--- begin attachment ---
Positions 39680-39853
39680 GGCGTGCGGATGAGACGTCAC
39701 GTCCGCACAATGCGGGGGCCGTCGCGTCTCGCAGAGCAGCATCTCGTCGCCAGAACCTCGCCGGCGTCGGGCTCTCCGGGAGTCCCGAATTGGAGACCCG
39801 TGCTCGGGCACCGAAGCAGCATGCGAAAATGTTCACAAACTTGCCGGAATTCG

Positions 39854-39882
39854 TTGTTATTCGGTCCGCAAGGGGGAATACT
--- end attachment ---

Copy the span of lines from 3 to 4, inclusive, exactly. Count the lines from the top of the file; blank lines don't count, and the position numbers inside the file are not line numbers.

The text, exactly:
39701 GTCCGCACAATGCGGGGGCCGTCGCGTCTCGCAGAGCAGCATCTCGTCGCCAGAACCTCGCCGGCGTCGGGCTCTCCGGGAGTCCCGAATTGGAGACCCG
39801 TGCTCGGGCACCGAAGCAGCATGCGAAAATGTTCACAAACTTGCCGGAATTCG